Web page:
The Ship beneath the Floor

HMS Namur

A ship rarely mentioned but the Namur has more accredited honours in battle than HMS Victory. Built in 1756 at Chatham dockyard this warship was once Captained by Jane Austen's brother, Charles Austen.

Back in 1995 under the old Wheelwrights workshop at Chathams Dockyard, excavators found uniformly laid out ships timbers, used as a leveling tool but with visible signs of care taken to preserve the timbers. In 2012, they were finally identified as belonging to the Namur.

As part of my 3D Visulisation module I have decided to create the Namur in Blender, with the intention that the model could be used for a virtual exhibition and possibly aid in educational classes at Chatham Dockyard.

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This  project began with researching any reference images and blueprints I could get on HMS Namur. Mainly I found historic paintings of her time at the battle of Trafalgar, drawings like the one to the left and a set of hull blueprints from the Royal Museums Greenwich.

When I started the project I did have the intention of rendering an animation of the ship floating on water, however due to the current circumstances of lockdown and not having powerful enough equipment, I have had to produce Rendered stills of my project until such a time that I can produce the animation. I did look into the possibility of using a Render farm but could not afford this avenue either.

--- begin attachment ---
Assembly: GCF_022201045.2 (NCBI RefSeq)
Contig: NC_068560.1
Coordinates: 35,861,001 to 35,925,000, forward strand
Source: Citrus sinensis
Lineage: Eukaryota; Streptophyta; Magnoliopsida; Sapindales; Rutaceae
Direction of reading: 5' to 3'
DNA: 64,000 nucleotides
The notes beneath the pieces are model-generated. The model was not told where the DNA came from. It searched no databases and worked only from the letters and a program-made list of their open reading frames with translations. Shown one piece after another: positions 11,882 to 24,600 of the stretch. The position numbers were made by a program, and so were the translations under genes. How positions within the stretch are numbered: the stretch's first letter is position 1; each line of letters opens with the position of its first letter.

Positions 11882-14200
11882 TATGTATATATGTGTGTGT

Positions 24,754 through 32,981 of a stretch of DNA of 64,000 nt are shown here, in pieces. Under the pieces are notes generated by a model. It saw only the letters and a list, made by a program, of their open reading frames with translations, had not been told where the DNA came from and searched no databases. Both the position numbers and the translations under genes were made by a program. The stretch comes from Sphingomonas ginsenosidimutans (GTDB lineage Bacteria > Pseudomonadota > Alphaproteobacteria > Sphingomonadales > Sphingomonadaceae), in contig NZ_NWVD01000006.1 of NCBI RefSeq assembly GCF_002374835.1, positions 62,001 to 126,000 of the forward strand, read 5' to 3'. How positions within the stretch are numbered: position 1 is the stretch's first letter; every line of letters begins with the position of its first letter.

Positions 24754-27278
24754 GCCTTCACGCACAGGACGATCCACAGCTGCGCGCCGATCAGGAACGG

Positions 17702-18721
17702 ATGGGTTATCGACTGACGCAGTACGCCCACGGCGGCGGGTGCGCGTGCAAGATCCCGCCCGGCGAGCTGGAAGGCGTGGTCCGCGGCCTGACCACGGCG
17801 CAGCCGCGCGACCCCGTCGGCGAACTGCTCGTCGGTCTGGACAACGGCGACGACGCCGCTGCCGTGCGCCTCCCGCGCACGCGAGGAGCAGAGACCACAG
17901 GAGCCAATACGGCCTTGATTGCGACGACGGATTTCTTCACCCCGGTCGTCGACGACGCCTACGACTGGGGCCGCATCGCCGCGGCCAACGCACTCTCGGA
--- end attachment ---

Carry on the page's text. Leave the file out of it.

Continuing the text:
By inserting the Hull blueprints directly into Blender it allowed me to create a cross sectional template, making the hull as close to historically accurate as possible. Below are some screen captures of my modeling process pre rendered.

For the project I began looking into how to procedurally create materials for the Namur. I used what we had learnt in our lectures and followed along some insightful tutorials online to create wood textures for the deck planks and some of the population details.

As you can see it was a long process, needing to be checked after every new node was added to make sure the final result ended up looking how I wanted it to.

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After following along the procedural tutorials I began to notice that building all of the nodes was significantly slowing down my production time, in terms of what I was creating and the speed at which my laptop was performing. Through some of the tutorials I discovered an Add-on to Blender, BlenderKit, which has hundreds of free premade procedurally generated materials, I decided to use some of these to speed up my work time and I noted that these also didn't add to my rendering time either.